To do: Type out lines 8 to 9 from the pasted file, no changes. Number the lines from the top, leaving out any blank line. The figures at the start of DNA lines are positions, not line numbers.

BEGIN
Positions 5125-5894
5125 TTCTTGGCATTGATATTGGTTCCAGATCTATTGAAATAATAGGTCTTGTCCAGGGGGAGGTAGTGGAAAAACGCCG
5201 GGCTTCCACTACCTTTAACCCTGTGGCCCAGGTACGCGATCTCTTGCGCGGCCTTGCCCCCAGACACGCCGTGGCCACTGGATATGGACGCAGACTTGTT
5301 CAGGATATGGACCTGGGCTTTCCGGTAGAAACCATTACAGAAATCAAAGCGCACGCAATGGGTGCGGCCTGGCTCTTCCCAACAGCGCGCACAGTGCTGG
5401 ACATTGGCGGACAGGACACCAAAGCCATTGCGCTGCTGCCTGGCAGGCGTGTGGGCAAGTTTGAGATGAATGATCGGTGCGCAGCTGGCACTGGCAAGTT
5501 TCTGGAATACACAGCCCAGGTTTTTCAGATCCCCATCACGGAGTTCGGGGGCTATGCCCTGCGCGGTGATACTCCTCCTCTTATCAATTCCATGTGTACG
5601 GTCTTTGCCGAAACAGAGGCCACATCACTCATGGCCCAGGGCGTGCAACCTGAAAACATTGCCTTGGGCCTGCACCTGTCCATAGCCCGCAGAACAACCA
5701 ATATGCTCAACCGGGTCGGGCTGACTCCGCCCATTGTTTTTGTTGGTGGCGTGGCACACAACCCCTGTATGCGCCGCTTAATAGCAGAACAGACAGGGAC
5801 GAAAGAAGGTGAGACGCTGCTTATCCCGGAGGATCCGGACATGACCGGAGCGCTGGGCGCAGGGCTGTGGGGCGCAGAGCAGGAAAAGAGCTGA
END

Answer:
5701 ATATGCTCAACCGGGTCGGGCTGACTCCGCCCATTGTTTTTGTTGGTGGCGTGGCACACAACCCCTGTATGCGCCGCTTAATAGCAGAACAGACAGGGAC
5801 GAAAGAAGGTGAGACGCTGCTTATCCCGGAGGATCCGGACATGACCGGAGCGCTGGGCGCAGGGCTGTGGGGCGCAGAGCAGGAAAAGAGCTGA